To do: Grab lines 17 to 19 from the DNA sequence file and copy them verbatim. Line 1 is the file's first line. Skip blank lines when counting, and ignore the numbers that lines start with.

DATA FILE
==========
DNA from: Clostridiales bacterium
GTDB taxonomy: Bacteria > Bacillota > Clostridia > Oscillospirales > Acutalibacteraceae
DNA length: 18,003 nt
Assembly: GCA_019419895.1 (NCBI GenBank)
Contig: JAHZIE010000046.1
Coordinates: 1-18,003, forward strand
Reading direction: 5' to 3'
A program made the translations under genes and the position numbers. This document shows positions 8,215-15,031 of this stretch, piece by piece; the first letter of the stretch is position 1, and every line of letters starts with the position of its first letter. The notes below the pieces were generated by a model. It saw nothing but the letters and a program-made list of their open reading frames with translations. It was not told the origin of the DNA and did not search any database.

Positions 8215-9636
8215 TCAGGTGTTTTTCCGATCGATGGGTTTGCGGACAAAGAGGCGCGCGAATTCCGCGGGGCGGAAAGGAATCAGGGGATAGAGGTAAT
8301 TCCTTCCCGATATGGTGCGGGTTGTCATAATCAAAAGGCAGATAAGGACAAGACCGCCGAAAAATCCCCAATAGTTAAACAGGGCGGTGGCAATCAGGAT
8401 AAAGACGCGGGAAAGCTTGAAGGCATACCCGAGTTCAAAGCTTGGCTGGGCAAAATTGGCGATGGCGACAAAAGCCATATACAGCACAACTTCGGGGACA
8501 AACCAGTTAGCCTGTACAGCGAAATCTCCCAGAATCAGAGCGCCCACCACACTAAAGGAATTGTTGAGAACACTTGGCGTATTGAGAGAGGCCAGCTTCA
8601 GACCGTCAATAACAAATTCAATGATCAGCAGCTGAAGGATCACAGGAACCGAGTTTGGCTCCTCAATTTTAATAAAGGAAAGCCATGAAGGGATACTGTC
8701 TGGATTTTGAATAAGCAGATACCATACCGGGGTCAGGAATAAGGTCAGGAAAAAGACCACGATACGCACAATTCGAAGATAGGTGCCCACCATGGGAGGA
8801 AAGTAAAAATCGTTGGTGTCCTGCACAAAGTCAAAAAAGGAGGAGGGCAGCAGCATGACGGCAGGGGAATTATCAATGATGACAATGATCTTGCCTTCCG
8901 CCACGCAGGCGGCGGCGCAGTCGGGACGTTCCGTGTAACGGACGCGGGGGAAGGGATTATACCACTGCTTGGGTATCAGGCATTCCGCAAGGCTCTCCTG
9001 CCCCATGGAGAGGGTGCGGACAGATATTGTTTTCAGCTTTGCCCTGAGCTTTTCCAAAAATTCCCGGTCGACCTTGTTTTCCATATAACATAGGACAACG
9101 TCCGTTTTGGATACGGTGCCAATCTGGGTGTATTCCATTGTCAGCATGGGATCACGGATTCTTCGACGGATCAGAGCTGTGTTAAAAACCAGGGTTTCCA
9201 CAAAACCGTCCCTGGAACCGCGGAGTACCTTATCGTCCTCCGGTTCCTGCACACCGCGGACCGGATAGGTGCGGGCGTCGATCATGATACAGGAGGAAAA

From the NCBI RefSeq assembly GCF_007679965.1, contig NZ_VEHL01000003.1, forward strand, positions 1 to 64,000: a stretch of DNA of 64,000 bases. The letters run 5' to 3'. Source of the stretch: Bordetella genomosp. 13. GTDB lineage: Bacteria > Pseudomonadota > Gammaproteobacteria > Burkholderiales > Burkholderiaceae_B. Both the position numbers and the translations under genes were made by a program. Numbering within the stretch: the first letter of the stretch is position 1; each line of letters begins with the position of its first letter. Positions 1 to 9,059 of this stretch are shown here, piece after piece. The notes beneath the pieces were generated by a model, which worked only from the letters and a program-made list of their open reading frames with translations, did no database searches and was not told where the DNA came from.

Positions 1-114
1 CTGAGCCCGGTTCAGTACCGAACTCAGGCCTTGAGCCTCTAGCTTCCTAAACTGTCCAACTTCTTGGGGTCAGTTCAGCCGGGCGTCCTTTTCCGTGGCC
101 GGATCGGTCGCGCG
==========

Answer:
8901 CCACGCAGGCGGCGGCGCAGTCGGGACGTTCCGTGTAACGGACGCGGGGGAAGGGATTATACCACTGCTTGGGTATCAGGCATTCCGCAAGGCTCTCCTG
9001 CCCCATGGAGAGGGTGCGGACAGATATTGTTTTCAGCTTTGCCCTGAGCTTTTCCAAAAATTCCCGGTCGACCTTGTTTTCCATATAACATAGGACAACG
9101 TCCGTTTTGGATACGGTGCCAATCTGGGTGTATTCCATTGTCAGCATGGGATCACGGATTCTTCGACGGATCAGAGCTGTGTTAAAAACCAGGGTTTCCA